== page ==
Review by Hannah Strong @thethirdhan

Directed by

Alex Garland


Jessie Buckley Paapa Essiedu Rory Kinnear


Loved Annihilation, despite its bungled UK release.


Why do I feel I’m being led down the garden path?

In Retrospect.


A woman reeling from a personal tragedy embarks on the holiday from hell in Alex Garland’s very British folk horror film.

One of my favourite viral videos of late is a supercut of Jamie Lee Curtis on the Halloween Kills press trail, repeatedly stating that it’s “a movie about trauma”.

No disrespect to Curtis, as it must be exhausting talking about the same film and trying to think of new, interesting things to say about it, but the video also indicates how ‘trauma’ has become the allegorical buzzword of choice in horror marketing of late. While the genre has always had a connection to mental health and harrowing life experiences, now more than ever it feels like a dangerous crutch for filmmakers to fall back on in place of more robust and creative storytelling.

Alex Garland’s work often deals with the genesis or fallout of earth-shattering events, from his bleak scripts for 28 Days Later… and Sunshine through to the murky power dynamics of Ex Machina and the female protagonists of Annihilation, who opt for a suicide mission as a result of various difficult personal circumstances.

Men follows this pattern, as Harper Marlowe (Jessie Buckley) embarks on a fortnight’s stay at a rural country estate following the death of her husband James (Paapa Essiedu). She is greeted by the home’s owner, Geoffrey (Rory Kinnear) a bumbling but affable gentleman, but as Harper begins to explore her surroundings and process her grief around her husband’s death, it becomes evident that something is deeply amiss.

As made apparent in the film’s trailer, the majority of the occupants of the local village are men (and all played by Rory Kinnear) and they react to Harper’s presence with varying degrees of hostility. There is a suggestion that something more mystical is going on in the area, in the vein of Ben Wheatley’s Kill List or In the Earth (add a sprinkle of The League of Gentlemen too) but the film attempts to marry its folk horror elements with the story of Harper’s difficult marriage, and these two narratives don’t quite mesh in a coherent way.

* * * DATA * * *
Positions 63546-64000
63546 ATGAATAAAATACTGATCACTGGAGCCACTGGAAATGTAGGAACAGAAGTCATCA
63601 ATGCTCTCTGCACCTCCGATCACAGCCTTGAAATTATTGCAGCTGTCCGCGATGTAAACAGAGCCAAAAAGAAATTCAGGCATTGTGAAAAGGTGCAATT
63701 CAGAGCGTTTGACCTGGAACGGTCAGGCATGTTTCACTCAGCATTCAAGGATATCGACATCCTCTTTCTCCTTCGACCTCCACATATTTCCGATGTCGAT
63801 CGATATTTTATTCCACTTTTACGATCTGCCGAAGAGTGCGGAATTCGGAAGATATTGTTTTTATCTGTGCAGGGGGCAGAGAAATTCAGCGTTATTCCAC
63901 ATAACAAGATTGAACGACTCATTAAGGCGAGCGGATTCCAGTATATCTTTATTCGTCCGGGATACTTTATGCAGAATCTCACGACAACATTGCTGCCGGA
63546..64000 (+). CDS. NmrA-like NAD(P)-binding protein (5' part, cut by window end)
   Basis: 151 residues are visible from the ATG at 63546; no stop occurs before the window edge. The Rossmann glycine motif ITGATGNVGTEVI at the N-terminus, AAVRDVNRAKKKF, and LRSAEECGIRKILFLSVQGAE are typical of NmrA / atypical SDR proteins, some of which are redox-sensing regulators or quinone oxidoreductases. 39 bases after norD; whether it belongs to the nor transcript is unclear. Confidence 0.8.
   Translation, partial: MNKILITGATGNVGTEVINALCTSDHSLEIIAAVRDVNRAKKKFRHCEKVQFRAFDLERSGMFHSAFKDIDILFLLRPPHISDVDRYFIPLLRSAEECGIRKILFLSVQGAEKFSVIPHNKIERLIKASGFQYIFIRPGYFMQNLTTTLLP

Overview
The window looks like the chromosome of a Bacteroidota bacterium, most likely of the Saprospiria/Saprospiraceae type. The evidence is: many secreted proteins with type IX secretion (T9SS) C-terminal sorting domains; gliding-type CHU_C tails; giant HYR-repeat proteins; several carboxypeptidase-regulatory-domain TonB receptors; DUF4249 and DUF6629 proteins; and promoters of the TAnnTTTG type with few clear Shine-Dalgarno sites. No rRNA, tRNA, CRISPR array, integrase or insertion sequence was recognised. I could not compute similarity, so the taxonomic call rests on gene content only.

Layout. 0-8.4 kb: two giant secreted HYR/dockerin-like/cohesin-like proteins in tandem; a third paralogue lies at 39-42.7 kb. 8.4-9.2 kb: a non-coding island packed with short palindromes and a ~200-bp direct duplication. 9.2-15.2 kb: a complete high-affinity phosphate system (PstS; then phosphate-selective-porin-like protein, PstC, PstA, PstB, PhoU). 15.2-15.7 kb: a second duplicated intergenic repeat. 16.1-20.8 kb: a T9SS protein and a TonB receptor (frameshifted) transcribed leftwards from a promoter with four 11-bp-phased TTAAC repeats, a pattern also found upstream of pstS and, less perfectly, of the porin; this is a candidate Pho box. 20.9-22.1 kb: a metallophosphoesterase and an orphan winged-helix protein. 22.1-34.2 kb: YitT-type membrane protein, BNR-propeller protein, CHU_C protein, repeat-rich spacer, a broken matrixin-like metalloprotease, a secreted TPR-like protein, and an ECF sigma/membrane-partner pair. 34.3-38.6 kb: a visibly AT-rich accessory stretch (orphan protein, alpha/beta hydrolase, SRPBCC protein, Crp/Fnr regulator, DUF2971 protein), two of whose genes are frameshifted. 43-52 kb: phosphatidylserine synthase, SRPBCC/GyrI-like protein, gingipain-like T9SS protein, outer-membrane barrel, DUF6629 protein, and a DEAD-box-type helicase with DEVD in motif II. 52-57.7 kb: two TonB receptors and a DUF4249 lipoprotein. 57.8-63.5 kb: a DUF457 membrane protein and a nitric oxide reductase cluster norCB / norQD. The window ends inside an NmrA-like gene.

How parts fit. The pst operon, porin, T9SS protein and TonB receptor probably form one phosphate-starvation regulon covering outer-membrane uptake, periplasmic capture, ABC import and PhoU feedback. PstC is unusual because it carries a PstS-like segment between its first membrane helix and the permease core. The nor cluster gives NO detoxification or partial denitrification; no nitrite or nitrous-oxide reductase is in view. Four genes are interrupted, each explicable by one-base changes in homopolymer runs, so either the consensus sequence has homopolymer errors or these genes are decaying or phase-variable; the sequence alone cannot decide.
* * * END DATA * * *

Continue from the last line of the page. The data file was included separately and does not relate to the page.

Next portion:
Harper endures varying degrees of harassment and gaslighting from the blokes about town, ranging from a creepy non-verbal naked man to a gobshite schoolboy and a smarmy priest who brazenly suggests that she was the cause of her husband’s death (a thought that has already plagued Harper). The thing is, in 2022, what good does it really do to present a woman undergoing traumatic experiences if there is no real commentary or meaning behind it? Garland’s film seems to be an attempt to highlight the very real misogyny within the modern world that has no insight on the subject beyond Women Have Always Had It Quite Bad.

Additionally, making a film about gendered violence in which the white female protagonist has a Black husband (who is presented as mentally unstable and violent) without addressing that the power dynamic may be different in interracial relationships feels like a massive oversight. The matter was explored to great effect in Get Out – also, to a degree, a movie about Trauma – and while Garland might not be the best-placed filmmaker to pass comment on this, ignoring it in a film so conscious of how men and women see each other shows a glaring lapse in judgment.

In the third act of Men, things really fall to pieces for Harper and the gaggle of Kinnears make her life a misery. The film leans heavily into body horror, but the impact is lessened by virtue of how long Garland keeps one key scene going.

Even for the ever-compelling Buckley, it’s a stretch for her to do anything too interesting with her underdeveloped role. And while Kinnear is clearly having the time of his life getting weird with his multifaceted part, the literal “Yes, All Men” of it all feels sorely lacking in meaning – more so a gesture towards more interesting ancestors.

He’s certainly been making the most of his Antichrist Blu-ray, but Lars Von Trier’s penchant for the grotesque feels rooted in deeper meaning perhaps due to his candidness about his own long-term depression and psychosis. His work is divisive, but incredibly personal, and successful because of the connections von Trier draws between his own demons and wider experiences of grief and trauma. Here the roots don’t seem to take hold in fertile ground, and Men withers on the vine.

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Published 9 May 2022

Tags: Alex Garland Jessie Buckley Rory Kinnear


Loved Annihilation, despite its bungled UK release.


Why do I feel I’m being led down the garden path?

In Retrospect.


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